Case: Paul Davidson Taylor v White  Rep PN 7;  PNLR 15
Subject: Professional negligence (solicitors).
Summary: Court of Appeal criticised the distinction drawn in professional negligence cases between negligently failing to give proper advice and negligently giving incorrect advice, stating every case of giving incorrect advice necessarily involves failing to give proper advice.
Case: Hussain v Bahadir  All ER (D) 208 (Nov)
Subject: Rectification of a commercial lease.
Summary: High Court found convincing evidence of mutual mistake and ordered that a lease be rectified.
Case: Venture Finance Plc v Mead & McCarrick  3 Costs LR 389
Subject: Debt finance; construction of costs provision in a guarantee.
Summary: Court of Appeal considered the proper order to make, where guarantors were severally liable for costs of enforcement. Instructed by Hammonds.
Case: Re:Time Facilities Maintenance Ltd (In Liquidation) v Potential Finance Ltd  Ch.D; LTL 28/2/05
Subject: Factoring; s.236 application by liquidator.
Summary: Court held that parties to a factoring agreement had frequently varied the agreement by a course of conduct, thereby abandoning or waiving a clause requiring variations to be in writing. Instructed by Paul Davidson Taylor.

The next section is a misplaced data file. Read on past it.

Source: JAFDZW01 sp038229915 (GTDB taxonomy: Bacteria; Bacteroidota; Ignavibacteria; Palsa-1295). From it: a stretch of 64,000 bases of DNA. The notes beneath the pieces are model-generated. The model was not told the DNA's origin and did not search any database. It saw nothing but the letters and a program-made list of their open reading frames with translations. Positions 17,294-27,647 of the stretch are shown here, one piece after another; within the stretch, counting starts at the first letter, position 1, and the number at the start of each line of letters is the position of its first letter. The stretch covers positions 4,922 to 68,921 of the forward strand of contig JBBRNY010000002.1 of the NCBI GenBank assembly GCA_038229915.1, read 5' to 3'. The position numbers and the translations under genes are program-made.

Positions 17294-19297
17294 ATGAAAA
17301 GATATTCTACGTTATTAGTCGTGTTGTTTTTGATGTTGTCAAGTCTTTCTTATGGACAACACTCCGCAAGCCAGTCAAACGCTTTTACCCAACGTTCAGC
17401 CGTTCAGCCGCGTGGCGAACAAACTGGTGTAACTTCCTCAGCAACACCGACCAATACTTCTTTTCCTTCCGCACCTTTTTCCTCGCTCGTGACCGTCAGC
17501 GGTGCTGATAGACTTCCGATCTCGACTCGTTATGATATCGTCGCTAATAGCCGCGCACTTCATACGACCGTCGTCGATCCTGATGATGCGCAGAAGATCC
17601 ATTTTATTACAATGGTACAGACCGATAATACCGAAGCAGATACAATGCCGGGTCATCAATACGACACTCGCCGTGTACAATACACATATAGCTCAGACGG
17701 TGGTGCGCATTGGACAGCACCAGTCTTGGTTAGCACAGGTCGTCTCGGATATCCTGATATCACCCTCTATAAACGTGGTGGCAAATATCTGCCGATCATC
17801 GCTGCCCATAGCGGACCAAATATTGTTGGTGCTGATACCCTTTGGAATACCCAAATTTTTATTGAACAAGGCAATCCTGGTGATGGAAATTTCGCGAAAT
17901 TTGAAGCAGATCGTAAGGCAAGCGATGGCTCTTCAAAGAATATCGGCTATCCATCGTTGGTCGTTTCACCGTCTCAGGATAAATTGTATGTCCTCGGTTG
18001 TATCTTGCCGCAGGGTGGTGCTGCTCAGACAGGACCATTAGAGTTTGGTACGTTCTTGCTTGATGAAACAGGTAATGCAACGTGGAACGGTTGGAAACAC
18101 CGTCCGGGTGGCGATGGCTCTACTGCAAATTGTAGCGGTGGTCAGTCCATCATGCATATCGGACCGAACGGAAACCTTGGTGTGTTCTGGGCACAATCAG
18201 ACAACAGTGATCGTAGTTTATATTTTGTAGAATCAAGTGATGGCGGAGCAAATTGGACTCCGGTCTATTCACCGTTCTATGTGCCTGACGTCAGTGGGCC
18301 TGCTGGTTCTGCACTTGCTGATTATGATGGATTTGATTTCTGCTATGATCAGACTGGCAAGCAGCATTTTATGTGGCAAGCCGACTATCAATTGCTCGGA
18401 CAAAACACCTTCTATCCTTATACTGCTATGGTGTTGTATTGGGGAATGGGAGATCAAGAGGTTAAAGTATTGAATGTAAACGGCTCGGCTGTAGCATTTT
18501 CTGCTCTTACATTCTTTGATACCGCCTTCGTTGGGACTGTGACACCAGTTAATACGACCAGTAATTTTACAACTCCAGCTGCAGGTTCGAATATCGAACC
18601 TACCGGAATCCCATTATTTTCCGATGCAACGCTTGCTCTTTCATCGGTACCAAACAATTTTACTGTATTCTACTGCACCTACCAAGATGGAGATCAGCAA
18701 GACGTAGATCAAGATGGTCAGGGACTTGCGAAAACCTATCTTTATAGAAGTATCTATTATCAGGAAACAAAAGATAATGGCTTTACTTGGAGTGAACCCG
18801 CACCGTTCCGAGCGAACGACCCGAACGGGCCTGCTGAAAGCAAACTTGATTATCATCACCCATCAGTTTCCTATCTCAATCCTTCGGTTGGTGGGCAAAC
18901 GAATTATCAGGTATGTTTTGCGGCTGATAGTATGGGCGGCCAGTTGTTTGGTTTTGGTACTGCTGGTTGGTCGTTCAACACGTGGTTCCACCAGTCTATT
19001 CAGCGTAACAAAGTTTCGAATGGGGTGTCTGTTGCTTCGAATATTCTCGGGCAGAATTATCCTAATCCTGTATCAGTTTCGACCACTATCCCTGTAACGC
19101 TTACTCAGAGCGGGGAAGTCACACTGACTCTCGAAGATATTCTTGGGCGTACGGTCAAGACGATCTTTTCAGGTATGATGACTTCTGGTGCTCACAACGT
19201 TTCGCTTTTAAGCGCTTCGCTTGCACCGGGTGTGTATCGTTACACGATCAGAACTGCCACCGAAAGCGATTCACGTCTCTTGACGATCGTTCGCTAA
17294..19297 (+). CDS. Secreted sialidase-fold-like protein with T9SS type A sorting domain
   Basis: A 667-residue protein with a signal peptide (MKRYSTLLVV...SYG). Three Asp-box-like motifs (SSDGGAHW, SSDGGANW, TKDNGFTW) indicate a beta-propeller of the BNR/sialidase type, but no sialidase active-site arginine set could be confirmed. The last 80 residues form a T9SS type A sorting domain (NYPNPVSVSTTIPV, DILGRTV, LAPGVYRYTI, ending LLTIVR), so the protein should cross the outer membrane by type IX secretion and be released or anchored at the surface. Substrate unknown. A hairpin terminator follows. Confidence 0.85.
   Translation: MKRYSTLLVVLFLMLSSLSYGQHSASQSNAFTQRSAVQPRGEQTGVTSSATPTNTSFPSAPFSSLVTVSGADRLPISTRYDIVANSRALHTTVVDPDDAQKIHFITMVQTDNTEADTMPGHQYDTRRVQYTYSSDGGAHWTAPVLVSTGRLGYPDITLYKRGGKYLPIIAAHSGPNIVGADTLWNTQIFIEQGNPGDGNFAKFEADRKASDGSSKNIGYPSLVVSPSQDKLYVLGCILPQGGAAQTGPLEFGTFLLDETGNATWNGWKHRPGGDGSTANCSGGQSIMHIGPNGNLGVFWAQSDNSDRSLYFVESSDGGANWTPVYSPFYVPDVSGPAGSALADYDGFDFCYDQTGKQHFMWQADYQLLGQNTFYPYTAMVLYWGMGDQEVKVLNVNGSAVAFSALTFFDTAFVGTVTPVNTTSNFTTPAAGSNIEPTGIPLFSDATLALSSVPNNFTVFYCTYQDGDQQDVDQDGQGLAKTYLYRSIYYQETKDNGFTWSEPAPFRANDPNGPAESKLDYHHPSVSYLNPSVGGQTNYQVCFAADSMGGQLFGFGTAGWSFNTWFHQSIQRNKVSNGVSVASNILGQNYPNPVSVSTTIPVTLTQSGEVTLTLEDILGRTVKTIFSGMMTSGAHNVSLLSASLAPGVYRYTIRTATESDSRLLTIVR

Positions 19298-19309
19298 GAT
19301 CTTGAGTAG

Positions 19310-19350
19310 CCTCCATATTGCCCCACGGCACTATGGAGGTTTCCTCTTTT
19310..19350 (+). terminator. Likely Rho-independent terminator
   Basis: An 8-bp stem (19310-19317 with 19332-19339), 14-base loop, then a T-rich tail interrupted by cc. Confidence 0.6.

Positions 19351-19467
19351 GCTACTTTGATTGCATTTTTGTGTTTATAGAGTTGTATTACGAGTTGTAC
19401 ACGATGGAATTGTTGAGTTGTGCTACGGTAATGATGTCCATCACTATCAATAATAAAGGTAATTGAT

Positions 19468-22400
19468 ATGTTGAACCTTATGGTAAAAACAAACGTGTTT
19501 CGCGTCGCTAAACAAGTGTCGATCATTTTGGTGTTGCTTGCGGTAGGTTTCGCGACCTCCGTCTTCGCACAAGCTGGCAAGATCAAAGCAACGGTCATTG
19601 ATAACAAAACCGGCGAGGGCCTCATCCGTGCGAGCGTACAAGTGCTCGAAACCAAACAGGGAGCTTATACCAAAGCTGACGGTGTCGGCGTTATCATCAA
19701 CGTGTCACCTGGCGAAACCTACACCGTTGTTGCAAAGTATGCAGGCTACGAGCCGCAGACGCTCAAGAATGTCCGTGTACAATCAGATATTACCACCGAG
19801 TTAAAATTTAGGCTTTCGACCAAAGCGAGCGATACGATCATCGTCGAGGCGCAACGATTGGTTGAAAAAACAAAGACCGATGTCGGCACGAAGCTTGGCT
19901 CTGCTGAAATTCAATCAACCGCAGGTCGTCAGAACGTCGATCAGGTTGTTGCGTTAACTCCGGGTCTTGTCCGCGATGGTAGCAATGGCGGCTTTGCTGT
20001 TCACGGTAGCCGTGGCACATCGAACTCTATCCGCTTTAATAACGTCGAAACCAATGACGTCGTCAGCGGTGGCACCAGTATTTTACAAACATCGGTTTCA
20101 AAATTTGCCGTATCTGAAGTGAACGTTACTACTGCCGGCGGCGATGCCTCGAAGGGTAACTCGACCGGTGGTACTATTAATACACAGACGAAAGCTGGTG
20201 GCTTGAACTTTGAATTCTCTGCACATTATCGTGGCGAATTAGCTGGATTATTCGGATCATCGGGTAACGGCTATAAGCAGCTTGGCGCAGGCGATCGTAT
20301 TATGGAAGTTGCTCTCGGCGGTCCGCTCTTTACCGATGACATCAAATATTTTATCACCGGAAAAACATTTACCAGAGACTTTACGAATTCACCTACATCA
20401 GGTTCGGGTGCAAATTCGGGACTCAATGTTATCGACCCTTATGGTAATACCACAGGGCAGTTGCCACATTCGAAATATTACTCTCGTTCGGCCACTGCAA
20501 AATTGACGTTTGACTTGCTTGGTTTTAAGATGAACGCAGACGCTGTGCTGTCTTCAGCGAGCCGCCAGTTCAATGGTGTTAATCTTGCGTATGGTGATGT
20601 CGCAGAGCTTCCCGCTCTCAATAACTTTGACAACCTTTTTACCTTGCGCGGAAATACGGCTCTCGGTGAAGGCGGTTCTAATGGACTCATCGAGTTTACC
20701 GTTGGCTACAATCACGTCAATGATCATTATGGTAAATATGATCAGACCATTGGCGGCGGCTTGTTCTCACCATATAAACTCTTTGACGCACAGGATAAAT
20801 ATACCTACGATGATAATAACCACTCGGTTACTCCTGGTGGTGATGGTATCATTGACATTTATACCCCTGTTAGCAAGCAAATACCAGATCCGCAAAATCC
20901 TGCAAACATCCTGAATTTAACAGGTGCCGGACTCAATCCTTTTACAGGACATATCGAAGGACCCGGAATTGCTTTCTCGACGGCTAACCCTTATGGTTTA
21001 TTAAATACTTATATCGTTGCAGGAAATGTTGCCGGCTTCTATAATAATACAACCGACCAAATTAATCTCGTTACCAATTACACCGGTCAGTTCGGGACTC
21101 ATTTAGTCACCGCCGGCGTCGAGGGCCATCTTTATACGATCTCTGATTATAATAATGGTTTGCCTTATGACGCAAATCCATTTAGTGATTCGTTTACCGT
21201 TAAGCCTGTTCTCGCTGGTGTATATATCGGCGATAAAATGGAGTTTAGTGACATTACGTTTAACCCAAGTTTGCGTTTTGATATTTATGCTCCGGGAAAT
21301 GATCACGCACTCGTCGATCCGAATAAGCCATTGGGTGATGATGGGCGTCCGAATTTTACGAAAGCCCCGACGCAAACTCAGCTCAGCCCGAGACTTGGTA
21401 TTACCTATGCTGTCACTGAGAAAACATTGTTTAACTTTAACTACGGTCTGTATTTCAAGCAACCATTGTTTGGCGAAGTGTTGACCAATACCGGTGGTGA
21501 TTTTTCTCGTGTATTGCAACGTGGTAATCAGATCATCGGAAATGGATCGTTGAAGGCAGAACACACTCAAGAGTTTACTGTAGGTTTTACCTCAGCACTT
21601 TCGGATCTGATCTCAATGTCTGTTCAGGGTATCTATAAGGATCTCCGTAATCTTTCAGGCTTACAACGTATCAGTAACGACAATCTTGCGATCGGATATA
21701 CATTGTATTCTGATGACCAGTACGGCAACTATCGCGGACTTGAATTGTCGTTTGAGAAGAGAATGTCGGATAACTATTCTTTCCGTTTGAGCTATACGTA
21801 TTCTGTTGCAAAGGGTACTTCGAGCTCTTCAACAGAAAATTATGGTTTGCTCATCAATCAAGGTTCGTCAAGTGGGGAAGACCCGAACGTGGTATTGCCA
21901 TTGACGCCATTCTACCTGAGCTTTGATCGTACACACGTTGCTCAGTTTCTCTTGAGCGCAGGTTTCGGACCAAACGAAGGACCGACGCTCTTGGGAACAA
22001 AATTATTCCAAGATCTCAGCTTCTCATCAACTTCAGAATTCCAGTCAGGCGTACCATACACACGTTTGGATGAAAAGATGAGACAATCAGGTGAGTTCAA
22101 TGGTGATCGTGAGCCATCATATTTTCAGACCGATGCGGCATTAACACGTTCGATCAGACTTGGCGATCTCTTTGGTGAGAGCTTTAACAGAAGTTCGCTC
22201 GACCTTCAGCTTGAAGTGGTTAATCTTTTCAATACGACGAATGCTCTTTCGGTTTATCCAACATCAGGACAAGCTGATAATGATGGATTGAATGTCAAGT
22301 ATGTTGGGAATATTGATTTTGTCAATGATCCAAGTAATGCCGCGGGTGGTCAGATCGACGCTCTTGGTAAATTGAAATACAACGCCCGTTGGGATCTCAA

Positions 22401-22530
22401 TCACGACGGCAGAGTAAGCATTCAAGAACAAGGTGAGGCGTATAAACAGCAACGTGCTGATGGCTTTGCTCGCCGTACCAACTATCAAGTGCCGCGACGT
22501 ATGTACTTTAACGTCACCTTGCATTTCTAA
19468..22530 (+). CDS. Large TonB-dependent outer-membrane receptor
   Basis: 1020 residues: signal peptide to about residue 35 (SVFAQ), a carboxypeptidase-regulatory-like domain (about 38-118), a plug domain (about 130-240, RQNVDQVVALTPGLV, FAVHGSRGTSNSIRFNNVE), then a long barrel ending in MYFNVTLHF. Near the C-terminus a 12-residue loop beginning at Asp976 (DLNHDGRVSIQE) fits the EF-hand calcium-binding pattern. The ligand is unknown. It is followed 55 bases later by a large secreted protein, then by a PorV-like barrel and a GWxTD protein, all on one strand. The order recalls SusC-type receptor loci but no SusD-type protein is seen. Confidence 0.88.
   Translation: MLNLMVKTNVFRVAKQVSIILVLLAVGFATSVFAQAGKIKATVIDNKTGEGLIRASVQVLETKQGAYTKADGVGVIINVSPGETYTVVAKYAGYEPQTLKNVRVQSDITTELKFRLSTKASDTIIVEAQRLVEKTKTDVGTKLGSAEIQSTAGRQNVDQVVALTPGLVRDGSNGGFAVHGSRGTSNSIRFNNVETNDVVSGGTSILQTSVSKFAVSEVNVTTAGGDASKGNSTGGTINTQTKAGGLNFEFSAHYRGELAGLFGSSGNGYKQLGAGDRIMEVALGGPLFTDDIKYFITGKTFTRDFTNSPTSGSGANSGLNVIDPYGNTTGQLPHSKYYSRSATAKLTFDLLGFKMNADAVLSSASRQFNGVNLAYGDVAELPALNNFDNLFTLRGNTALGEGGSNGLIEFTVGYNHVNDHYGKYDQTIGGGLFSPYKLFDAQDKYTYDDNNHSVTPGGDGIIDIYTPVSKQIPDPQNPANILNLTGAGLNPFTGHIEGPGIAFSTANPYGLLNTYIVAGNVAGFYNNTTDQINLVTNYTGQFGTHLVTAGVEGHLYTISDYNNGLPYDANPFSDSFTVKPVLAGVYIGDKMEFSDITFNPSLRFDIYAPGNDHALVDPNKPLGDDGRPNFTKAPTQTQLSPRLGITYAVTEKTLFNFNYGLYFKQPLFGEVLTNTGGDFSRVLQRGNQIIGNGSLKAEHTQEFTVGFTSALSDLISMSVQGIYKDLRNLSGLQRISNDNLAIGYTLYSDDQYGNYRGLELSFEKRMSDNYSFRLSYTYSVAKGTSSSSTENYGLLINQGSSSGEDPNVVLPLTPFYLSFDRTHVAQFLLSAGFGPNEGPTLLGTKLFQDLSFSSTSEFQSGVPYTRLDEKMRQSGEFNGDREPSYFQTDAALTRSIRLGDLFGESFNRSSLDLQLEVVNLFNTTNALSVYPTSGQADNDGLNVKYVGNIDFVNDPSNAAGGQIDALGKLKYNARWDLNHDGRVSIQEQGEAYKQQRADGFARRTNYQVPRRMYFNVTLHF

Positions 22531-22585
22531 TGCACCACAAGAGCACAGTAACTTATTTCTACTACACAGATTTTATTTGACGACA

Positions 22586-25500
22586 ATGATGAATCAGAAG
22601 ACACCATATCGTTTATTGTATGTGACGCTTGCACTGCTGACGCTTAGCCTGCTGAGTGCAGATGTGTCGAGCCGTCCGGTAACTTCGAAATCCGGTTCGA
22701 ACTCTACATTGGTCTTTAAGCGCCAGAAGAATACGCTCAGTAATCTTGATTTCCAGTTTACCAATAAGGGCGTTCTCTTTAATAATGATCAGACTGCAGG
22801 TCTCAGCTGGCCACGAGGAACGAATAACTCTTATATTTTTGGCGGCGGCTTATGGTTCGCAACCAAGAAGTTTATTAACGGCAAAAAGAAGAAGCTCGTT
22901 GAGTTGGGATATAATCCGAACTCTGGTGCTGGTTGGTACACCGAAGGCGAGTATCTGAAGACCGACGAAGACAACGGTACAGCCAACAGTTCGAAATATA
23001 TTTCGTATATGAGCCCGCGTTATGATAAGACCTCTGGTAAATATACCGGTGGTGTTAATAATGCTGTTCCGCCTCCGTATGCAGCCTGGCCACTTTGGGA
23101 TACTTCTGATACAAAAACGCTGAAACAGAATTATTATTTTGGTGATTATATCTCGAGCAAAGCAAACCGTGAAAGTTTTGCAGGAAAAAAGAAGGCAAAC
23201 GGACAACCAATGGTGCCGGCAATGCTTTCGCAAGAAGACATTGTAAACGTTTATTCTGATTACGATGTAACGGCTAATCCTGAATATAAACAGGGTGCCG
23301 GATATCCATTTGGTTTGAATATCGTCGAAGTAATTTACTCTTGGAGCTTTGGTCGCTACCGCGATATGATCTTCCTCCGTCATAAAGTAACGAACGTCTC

Case: Yorkshire Bank Plc & Clydesdale Bank Plc v RDM Asset Finance Ltd  Leeds Mercantile Court; LTL 16/9/04 (Judge Langan QC)
Subject: Costs award upon failure to mediate.
Summary: High Court reduced the discount to which a successful bank’s costs would otherwise have been subject because the unsuccessful party had unreasonably refused to engage in mediation. Instructed by Paul Davidson Taylor.
Case: Fairfax Gerrard Holdings Ltd v Yazdi & Talab  EWHC 2079 QBD; LTL 7/9/04 (Andrew Smith J)
Subject: Trade finance; sheriff’s enforcement of writ of fi fa.
Summary: High Court rejected an interpleader claim as dishonest and based upon fraudulent evidence. Instructed by BP Collins.